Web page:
Of the seven models of MaxxForce engines International is introducing (see January’s Engine Notebook), the one most contractors will find under the hood is the MaxxForce DT. This inline six-cylinder is the successor to International’s venerable DT 466. The MaxxForce DT retains the earlier DT’s wet-sleeve design and 7.6-liter displacement and is available with 210 to 300 horsepower and 520 to 860 foot-pounds of torque. Intended applications are Class 6 and 7 trucks (19,501 to 33,000 pounds GVW), which includes a broad range of vocational configurations.
The MaxxForce DT has a number of major changes from its predecessor, most of them driven by the 2007 emissions regulations. Although International has been meeting ’07 emissions standards since 1999 with their Green Diesel Technology, further refinements have been made for these production engines.
The electronic engine control module now sports a 32-bit processor and expanded feature set to handle the demands of aftertreatment systems. This single ECM replaces a two-box setup International had been using and reduces the number of connections by half. A second EGR cooler provides additional cooling of recirculated exhaust gases before they re-enter the cylinder, further reducing NOx (oxides of nitrogen) emissions.
At the heart of the new closed crankcase ventilation system is a maintenance-free centrifugal separator; no replacement filter is required. During combustion, some gases get past the piston rings (“blow-by”) and are trapped in the crankcase. In the past, these gases were vented to the outside, but that’s bad for the environment. Engines are now closed systems; gases are kept inside and are run back through the engine. The oil contained in these crankcase fumes has to be removed before it reaches the engine. Some systems use paper or foam filters that have to be replaced or cleaned. International’s centrifugal system spins the fumes and the heavier oil is flung to the outside. Only clean gases make it back into the engine while the recaptured oil is fed back to the crankcase.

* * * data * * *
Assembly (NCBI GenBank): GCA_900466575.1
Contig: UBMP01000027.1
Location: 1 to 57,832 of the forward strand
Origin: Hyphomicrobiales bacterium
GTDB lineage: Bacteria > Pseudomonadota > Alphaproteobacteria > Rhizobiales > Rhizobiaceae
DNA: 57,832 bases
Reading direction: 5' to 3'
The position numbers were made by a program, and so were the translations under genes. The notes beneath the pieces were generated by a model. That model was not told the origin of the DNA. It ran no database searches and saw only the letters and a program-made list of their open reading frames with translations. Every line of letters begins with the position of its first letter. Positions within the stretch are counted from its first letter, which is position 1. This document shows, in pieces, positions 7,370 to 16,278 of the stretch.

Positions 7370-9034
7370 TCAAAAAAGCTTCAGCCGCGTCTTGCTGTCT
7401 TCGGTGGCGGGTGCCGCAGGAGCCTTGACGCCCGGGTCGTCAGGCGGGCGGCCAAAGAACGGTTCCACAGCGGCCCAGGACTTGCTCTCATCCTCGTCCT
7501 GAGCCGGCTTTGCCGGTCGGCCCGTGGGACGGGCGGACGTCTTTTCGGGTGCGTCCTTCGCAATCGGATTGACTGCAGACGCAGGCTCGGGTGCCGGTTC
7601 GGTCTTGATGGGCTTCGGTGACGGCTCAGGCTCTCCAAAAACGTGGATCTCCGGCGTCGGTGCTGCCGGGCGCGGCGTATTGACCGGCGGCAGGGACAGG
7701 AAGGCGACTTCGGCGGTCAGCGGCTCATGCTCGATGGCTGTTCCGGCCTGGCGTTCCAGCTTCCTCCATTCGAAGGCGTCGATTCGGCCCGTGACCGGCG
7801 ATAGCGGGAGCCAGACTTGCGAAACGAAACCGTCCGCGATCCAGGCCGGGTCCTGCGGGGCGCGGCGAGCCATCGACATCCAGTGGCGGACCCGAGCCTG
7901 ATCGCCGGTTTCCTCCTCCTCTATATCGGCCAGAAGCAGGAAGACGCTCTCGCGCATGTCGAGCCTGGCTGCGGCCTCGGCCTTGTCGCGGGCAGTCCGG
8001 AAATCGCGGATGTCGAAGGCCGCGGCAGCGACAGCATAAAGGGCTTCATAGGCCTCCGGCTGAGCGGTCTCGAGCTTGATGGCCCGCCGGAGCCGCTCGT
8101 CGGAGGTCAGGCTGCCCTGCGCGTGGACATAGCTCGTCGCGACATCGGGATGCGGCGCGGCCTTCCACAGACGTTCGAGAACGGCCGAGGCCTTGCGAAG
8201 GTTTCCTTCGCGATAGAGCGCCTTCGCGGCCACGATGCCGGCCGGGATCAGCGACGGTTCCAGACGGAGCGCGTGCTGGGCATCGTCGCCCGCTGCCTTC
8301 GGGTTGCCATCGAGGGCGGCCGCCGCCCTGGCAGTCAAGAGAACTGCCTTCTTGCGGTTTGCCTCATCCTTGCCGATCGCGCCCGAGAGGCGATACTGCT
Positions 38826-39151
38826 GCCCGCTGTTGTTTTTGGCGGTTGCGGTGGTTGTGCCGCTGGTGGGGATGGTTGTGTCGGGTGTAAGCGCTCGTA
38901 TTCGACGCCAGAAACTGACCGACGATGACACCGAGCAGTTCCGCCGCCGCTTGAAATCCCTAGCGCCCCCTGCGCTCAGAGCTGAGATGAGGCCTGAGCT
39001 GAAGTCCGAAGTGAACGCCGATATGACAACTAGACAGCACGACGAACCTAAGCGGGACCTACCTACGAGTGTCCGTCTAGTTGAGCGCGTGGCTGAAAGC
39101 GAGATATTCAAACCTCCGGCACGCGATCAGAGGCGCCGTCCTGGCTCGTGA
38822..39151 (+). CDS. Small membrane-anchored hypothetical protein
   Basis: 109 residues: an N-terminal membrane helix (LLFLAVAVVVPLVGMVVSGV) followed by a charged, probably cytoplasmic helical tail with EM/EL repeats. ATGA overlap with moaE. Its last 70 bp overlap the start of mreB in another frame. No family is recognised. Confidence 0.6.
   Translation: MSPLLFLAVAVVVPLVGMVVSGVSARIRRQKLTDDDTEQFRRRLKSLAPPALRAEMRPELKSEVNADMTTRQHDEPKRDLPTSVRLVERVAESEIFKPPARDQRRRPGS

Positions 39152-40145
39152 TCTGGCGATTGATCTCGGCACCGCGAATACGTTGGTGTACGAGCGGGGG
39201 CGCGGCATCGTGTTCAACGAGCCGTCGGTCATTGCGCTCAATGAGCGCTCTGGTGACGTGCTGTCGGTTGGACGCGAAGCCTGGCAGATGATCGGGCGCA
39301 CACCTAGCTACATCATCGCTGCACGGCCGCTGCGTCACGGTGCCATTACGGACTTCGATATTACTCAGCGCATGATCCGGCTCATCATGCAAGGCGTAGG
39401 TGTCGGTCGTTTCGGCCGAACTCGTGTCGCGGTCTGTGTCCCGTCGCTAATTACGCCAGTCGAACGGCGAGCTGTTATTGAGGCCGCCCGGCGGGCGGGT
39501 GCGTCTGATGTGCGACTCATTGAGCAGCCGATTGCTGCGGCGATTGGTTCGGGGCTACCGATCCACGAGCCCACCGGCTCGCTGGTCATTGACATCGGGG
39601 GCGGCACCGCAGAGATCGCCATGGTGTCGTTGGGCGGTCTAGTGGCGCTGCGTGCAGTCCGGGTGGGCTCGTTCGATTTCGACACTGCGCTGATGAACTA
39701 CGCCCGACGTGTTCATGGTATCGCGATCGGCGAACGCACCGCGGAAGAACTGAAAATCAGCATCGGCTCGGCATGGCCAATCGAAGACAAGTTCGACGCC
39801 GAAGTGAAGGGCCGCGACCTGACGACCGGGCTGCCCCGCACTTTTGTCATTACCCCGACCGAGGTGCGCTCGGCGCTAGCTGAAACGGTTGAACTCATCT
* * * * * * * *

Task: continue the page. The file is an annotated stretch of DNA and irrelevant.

Diesel particulate filters are common on ’07 emissions engines, and like other DPFs, the DT’s unit requires an occasional burst of raw fuel in order to burn off the particulate matter that accumulates on the filter’s substrate. Rather than add extra hardware to supply this fuel, International relies on the engine’s second generation (G2) injectors to perform the task. An extra injection event delivers fuel to the cylinder after the combustion cycle. This fuel is carried out the exhaust valves into the exhaust system for active regeneration of the DPF. Regeneration occurs only as often and as long as is necessary to maintain efficient operation of the filter.
It’s a clever, simple design. “Our goal was to enable consistent regeneration with a minimum of additional cost and complexity,” says Phil Gronberg, chief engineer for the Inline Medium-Duty Engines at International.
Among the many chassis available with the MaxxForce DT engine, those best suited for vocational applications will be the DuraStar (medium duty) and WorkStar (severe duty) platforms. While the engines are considered 2007 models, the trucks will be ’08s even though they will be phased in starting this year.
Standard transmissions are available, but International is expanding their offering of Allison and Eaton automatic and automated manual transmissions. “We know that automatics and automated manuals improve productivity,” says Jack Allen, president of International’s engine group. “This has been demonstrated in our experience with beverage and (pickup and delivery) fleets. But we also know that in many markets contractors and building materials suppliers struggle to find qualified workers. By offering these transmissions, we’re removing one more hurdle applicants have to get over on their way to filling a position.”